The Summit Station polar research facility in Greenland has taken delivery of a specially modified Genie Trax boom lift.
The order from CH2M Hill Polar Services was placed with the Genie distributor for Denmark - Jøma Lift Teknik. The company was looking for a boom lift with a working height of around 15 metres, that could handle the challenging ground and climatic conditions. There were also serious logistical challenges involved in delivering the machine to site, which involved transhipping and an hours flight in a specially adapted cargo plane.
Jøma Lift proposed a specially prepared 45ft Genie S-45 TraX telescopic track-mounted boom lift. Unlike most crawler booms, the S-45 Trax has four separate track units – one on each wheel – rather than the usual skid steer system and retains the four wheel steering and oscillating axle features found on the normal wheeled models. The machine offers a working height of 15.7 metres, an outreach reach of 11.2 metres and a platform capacity of 227kg. Each triangular track unit also articulates up 22 degrees in the vertical plane, to maintain full ground contact, allowing it to adapt to undulating of sot ground conditions, as well as coping well with break over angles.
As part of the machine’s preparation for Summit Station’s polar extremes, the boom lift was equipped with Genie’s Cold Weather Kit that includes full synthetic engine oil, a 110V battery blanket, oil pan heater, freeze plug heater and a minus 40°C hydraulic hose rating. Jøma Lift also recommended the replacement of the standard hydraulic oil with specialised arctic oil, better suited to freezing temperatures.
Additionally, given the station’s high altitude changes were made to the Deutz diesel power unit. In addition to providing the right equipment for the job, Jøma Lift also played a key role in the administrative and logistics process involved in shipping the machine to the port of Kangerlussuaq in Greenland where it was loaded onto a version of the Lockheed C-130 military cargo plane specially equipped with skis, in which it was flown a further 500 miles/800km to its final destination.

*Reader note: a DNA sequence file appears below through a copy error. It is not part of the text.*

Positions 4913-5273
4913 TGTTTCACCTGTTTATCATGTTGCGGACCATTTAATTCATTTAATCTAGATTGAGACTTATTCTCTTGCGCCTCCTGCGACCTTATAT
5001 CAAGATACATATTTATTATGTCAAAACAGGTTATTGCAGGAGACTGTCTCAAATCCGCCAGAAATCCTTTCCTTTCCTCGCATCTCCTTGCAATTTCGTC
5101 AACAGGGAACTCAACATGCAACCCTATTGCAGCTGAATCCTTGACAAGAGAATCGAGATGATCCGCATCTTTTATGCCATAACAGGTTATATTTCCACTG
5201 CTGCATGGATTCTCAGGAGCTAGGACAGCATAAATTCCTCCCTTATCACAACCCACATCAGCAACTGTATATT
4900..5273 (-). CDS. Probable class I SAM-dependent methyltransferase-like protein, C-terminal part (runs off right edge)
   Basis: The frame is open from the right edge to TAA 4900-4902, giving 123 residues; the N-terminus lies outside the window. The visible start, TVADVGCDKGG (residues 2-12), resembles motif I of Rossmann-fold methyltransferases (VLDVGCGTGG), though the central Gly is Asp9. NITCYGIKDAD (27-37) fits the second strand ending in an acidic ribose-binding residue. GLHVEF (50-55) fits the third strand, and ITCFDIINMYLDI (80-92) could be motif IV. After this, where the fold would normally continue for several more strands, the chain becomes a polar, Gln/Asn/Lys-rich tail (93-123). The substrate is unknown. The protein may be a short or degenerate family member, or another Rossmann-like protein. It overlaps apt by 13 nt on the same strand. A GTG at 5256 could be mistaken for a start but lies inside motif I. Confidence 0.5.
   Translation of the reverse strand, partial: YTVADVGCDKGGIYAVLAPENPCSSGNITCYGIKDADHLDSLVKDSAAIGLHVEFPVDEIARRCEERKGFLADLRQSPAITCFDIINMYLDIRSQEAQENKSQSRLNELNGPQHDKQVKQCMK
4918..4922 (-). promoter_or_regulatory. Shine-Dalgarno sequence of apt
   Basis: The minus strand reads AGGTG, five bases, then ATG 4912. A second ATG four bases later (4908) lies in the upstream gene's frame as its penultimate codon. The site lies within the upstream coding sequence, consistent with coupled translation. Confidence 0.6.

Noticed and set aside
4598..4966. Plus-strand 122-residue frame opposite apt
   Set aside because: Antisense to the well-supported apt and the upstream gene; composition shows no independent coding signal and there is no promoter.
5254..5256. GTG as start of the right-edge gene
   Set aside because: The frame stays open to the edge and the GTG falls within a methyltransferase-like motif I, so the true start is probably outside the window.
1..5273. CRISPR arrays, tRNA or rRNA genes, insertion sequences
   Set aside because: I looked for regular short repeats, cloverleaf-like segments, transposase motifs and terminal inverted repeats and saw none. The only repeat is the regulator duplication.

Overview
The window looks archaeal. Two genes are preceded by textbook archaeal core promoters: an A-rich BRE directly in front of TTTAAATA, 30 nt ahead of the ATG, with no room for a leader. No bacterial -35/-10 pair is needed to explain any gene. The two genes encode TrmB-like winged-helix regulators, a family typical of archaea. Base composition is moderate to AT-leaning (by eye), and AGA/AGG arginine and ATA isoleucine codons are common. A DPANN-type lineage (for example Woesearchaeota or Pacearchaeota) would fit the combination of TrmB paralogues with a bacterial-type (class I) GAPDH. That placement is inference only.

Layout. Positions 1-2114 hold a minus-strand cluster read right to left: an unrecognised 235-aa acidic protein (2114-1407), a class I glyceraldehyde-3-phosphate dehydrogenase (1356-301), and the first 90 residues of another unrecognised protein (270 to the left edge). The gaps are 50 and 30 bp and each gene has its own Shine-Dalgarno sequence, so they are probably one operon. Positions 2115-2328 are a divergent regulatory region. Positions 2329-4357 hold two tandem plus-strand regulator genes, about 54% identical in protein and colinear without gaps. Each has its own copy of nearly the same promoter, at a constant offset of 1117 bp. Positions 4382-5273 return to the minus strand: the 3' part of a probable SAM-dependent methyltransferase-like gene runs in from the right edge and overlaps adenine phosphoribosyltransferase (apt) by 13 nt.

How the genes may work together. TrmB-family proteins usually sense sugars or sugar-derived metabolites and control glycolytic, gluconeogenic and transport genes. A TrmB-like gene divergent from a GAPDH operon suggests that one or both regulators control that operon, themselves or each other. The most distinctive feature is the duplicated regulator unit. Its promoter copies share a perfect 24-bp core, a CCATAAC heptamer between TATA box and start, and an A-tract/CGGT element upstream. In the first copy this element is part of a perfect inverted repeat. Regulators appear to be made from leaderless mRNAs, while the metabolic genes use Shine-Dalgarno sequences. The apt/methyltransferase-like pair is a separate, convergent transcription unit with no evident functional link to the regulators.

Jay Burnside, construction and technical services manager for CH2M Hill said: “Tracks are king on an ice cap, without them the ice could not support the weight of the machine and we could not navigate the hills and bumps. In addition to fitting on the aircraft that brought it to our site without any modifications, the reach of the Genie S-45 TraX boom is also perfect for us. One of the key reasons for ordering this new machine was the construction of a new sleeping facility built on stilts to avoid snow drifts blocking access to the building. Due to the extreme winter cold, we can only work during the summer season and since we have had the Genie S-45 TraX, it has performed extremely well, saving us the time and inconvenience of setting up scaffold, which is something that we really appreciate in our severe polar climate!”
“Jøma Lift Technik was the only supplier able to meet each of our specific requirements. Chief executive Jorgen Martinsen was very helpful during the investigation phase and responsive to the documentation, training and acceptance that were required for what was a U.S. government purchase. The Jøma team was also very supportive in accommodating our special requirements for engine modifications, emissions, fuel type and shipping, as well as a special cover for winter storage.”
The Summit Station is dedicated to research related to the polar ice core and is funded by the U.S. National Science Foundation since 1988 and managed in cooperation with the government of Greenland. Operating year round, the site is located at 72 °36’ North, 38° 25? West at an altitude of 3,231 metres, with an average annual air temperature of minus 31 degrees Celsius with extremes of minus 55.